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They are Just that Into You

My website was hosted on the the innovative Squarespace platform and I have nothing but praise for the exceptional team behind it. Interestingly, the Squarespace folks posted what I thought was something noteworthy. It seems that they have just hired someone, a versatile talent known for his skills as a web developer / designer / blogger / twitterer,  by the name of Jonathan Snook, and well, they were pretty excited about it. Apparently, this was something they had been trying to make happen for quite some time. And now, he was on board. 

Think about it for a second. Shouldn’t we all aim to be this wanted and welcomed when we sell or loan our talent to someone new? Whether it is working on a new project team, or switching departments within our current organization, or changing to a new company, or volunteering to serve on a not-for-profit Board, generating anticipation and a celebratory reaction on the part of your new boss / colleagues is a bar worth aiming for. 

This sentiment is not only relevant for individuals like Jonathan Snook but also extends to entrepreneurs and self-employed professionals like myself. If we are playing our cards right, we should be doing business with people / organizations who are pretty happy to have us on the job. 

  1. Creating Anticipation: Squarespace's excitement about hiring Jonathan Snook underscores the significance of creating anticipation and a celebratory atmosphere when bringing new talent on board. This anticipation is not just limited to large corporations; it's a valuable principle for anyone changing roles, whether within a current organization or when transitioning to a new one. The idea is to aim for a reaction from your new colleagues that reflects genuine enthusiasm for having you as part of the team.

  2. A High Bar to Aim For: The concept might seem like a high bar to reach, but the underlying message is clear—strive to be in demand, to be the person everyone is eager to work with. Whether you're collaborating on a project team, switching departments, changing companies, or taking on a new role in a not-for-profit organization, the goal is to be the person everyone is excited to welcome. This level of enthusiasm speaks volumes about your skills, reputation, and the value you bring to the table.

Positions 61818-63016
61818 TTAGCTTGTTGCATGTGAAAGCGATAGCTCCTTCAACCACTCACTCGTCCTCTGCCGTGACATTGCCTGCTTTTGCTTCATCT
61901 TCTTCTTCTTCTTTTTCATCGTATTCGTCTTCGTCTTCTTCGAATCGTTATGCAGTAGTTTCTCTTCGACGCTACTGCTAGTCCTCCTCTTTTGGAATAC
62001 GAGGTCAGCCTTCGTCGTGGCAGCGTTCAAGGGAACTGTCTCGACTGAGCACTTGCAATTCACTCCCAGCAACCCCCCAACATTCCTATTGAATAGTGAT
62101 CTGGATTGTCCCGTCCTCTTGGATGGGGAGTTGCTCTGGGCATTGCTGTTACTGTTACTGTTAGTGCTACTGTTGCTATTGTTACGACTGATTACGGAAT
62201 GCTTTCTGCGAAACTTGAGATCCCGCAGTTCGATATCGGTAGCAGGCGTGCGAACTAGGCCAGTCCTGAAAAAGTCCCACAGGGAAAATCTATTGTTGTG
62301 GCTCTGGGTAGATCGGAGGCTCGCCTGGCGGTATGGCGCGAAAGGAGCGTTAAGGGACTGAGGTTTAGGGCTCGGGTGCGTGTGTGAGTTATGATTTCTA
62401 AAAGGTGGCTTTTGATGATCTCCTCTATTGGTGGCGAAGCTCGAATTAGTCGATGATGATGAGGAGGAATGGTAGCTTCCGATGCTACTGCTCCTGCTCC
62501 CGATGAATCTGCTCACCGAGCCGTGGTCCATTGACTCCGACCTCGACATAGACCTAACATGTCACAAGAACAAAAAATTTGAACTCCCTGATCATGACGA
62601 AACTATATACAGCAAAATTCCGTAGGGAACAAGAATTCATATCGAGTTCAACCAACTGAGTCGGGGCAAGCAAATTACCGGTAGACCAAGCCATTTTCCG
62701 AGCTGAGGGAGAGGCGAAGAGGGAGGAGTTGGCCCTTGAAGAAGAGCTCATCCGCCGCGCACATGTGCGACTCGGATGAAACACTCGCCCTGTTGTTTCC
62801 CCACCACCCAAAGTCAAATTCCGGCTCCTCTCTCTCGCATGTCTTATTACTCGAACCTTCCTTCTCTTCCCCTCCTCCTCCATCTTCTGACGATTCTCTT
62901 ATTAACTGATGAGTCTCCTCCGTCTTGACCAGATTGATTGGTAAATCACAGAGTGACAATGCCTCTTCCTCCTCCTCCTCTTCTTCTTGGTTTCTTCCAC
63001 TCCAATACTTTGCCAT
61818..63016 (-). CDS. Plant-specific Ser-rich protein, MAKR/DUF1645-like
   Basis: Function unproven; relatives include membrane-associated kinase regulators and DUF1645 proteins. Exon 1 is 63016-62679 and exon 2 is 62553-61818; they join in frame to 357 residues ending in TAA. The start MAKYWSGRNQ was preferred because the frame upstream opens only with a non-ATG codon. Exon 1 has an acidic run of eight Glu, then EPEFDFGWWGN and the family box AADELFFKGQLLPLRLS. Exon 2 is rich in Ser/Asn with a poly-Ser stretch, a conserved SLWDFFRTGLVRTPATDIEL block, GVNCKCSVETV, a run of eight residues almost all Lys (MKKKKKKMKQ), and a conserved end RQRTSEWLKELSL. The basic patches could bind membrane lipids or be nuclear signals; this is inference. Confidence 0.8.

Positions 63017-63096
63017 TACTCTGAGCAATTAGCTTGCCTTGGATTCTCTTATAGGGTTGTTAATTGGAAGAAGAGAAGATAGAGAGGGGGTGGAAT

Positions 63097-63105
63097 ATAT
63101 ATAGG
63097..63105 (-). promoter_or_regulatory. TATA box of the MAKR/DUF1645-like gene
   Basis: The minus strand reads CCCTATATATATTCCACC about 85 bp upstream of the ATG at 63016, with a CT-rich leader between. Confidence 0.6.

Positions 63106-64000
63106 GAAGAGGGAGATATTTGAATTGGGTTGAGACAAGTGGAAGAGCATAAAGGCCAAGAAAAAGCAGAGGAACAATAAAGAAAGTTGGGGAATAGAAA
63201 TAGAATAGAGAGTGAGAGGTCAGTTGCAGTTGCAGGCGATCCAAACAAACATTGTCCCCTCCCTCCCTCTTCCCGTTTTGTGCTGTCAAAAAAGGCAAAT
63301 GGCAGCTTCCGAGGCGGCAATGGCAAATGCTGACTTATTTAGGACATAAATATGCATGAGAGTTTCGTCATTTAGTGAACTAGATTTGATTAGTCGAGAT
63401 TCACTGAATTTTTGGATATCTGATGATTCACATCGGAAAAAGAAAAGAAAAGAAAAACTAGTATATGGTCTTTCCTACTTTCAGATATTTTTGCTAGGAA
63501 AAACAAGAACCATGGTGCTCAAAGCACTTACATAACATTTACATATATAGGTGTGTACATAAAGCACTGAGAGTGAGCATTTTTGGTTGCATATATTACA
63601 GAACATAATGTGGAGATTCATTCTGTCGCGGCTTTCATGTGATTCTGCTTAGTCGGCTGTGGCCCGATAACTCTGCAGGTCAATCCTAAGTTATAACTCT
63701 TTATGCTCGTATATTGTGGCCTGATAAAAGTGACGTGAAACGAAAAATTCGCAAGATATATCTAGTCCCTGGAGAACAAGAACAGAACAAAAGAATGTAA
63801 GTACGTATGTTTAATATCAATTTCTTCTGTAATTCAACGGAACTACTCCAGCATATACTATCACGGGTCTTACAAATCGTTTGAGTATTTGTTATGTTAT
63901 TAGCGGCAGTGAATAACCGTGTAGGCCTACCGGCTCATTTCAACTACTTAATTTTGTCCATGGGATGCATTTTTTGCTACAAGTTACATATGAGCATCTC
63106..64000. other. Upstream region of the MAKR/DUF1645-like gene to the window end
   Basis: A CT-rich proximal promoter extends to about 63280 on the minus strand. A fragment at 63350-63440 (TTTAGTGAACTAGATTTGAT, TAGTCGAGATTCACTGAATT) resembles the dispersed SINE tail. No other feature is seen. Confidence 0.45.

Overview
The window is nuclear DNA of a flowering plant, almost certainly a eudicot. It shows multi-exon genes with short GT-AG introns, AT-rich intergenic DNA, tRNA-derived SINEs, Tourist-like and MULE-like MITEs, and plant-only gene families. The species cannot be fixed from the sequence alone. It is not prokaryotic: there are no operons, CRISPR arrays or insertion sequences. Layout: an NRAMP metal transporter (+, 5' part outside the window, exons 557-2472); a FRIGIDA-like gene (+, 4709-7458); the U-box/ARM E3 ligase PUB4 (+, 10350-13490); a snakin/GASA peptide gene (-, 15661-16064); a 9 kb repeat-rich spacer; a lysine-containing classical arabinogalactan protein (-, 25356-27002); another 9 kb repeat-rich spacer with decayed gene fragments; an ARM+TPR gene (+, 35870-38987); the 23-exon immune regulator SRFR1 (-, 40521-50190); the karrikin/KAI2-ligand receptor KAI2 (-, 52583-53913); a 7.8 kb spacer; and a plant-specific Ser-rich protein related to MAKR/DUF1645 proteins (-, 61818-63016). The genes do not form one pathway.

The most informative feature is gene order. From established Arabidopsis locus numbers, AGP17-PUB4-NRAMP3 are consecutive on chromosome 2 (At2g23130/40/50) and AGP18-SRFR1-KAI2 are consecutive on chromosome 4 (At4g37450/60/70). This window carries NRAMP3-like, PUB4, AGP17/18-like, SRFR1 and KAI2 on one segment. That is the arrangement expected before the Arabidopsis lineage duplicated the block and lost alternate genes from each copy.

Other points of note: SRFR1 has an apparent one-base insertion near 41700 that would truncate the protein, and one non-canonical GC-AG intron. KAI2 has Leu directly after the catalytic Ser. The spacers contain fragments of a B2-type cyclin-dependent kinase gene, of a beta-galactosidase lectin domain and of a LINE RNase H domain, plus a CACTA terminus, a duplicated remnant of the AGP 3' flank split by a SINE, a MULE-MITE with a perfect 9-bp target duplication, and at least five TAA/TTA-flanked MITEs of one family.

3. Relevance for Entrepreneurs and Self-Employed Professionals: This principle is equally relevant for entrepreneurs and self-employed professionals. By playing our cards right, we should be doing business with individuals and organizations that are genuinely thrilled to have us on board. It's not just about being in demand; it's about strategically positioning ourselves in a market segment that truly appreciates our unique skills and offerings.

  4. Identifying Your Market Segment: The idea becomes more achievable when you've identified a segment of the market that resonates with your unique talents. By positioning yourself where your target audience can appreciate your work and unique gifts, you increase the likelihood of generating excitement and anticipation when you enter a new professional space.

  5. The Power of Recognition: Recognition is a crucial element in this equation. Squarespace's announcement about Jonathan Snook wasn't just about hiring a web developer—it was about bringing on board someone recognized and celebrated in the industry. This highlights the importance of actively building a personal brand and ensuring that those who can appreciate your skills are aware of your presence.

In a professional landscape where competition is fierce, the power of being wanted, in demand and welcomed is immeasurable. Squarespace's excitement over Jonathan Snook's addition to their team serves as a valuable lesson for all professionals, emphasizing the impact of creating anticipation, being in demand, and strategically positioning oneself where their unique talents are recognized and celebrated. It's a high bar, but the rewards in terms of career satisfaction, opportunities, and professional relationships ….make it a goal worth aiming for.

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